(Reuters) - State-run Bank of India Ltd reported a third-quarter net loss on Monday as the lender set aside higher provisions for bad loans.
India’s banking sector has seen bad loans surge in the last four years, with the 21 state lenders accounting for the bulk of 9.46 trillion rupees ($147 billion) in non-performing loans at the end of September.
Reserve Bank of India and the government have been pushing for banks to clean up their bad debts, saying the overhang was choking new lending in Asia’s third-largest economy.
The central bank has pushed about 40 of the biggest corporate loan defaulters into India’s new bankruptcy proceedings and said creditor banks must ensure at least 50 percent of bad loans with those firms were provisioned by March.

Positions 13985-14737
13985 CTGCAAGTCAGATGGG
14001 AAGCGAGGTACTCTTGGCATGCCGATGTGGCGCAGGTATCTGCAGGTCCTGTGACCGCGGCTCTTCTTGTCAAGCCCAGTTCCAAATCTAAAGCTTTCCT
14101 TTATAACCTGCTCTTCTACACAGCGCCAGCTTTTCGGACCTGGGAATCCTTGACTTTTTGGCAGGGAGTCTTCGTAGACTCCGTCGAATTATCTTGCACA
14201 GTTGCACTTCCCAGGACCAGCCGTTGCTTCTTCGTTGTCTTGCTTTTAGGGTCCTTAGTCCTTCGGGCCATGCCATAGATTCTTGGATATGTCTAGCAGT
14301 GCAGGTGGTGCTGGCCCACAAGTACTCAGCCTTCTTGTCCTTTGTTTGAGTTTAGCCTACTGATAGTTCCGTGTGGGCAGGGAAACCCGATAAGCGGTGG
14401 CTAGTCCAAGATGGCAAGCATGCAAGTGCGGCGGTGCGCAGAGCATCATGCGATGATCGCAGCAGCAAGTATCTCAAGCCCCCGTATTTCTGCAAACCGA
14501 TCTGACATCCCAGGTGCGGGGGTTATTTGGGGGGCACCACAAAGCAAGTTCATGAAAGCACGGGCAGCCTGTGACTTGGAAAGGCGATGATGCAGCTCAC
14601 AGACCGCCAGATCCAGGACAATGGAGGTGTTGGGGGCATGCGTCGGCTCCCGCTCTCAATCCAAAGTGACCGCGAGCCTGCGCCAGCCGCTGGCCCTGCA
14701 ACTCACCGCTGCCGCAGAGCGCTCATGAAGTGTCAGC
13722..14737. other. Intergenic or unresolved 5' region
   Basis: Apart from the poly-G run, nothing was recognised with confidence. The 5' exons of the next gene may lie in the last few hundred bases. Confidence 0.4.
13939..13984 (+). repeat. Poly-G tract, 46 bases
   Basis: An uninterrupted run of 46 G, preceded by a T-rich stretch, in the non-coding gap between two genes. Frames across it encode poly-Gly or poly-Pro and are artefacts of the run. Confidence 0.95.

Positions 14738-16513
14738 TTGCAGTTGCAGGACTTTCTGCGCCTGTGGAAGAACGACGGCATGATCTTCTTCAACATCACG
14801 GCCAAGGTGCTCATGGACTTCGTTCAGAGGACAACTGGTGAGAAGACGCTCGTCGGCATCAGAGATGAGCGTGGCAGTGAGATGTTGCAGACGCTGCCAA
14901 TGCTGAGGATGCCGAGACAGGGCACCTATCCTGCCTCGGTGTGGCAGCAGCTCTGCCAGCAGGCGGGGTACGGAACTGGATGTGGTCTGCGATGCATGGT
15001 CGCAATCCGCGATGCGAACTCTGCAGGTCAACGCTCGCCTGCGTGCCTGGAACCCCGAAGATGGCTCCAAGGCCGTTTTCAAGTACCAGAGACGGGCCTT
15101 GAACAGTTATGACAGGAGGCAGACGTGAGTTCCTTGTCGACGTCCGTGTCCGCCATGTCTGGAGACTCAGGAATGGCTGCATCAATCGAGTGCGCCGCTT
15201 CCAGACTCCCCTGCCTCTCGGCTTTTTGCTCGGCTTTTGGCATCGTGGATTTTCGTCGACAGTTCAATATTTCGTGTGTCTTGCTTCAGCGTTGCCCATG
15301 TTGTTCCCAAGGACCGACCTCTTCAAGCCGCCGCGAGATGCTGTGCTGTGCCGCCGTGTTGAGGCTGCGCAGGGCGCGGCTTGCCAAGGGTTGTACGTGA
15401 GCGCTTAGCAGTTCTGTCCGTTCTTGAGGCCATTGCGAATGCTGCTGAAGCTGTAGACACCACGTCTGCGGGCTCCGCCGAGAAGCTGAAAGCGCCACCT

BOI said a central bank audit found additional non-performing loans of 140.57 billion rupees to what the bank had reported for the year to March 2017.
Out of this, 94.05 billion rupees is on account of letters of credit by other banks for which BOI is not required to make additional provisions. So far, the lender has already recovered 47.51 billion rupees from other banks’ letter of credits.
BOI reported a net loss of 23.41 billion rupees ($364 million) for the quarter ended Dec. 31, compared with a profit of 1.02 billion rupees a year ago. Analysts on average had expected the company to make a loss of 693.9 million rupees. (bit.ly/2somvGd)
Gross bad loans as a percentage of total loans stood at 16.93 percent at end-December, compared with 12.62 percent in the previous quarter. Provisions for bad loans jumped 72 percent to 43.73 billion rupees.
($1 = 64.3200 Indian rupees)
Reporting by Krishna V Kurup in Bengaluru; Editing by Susan Fenton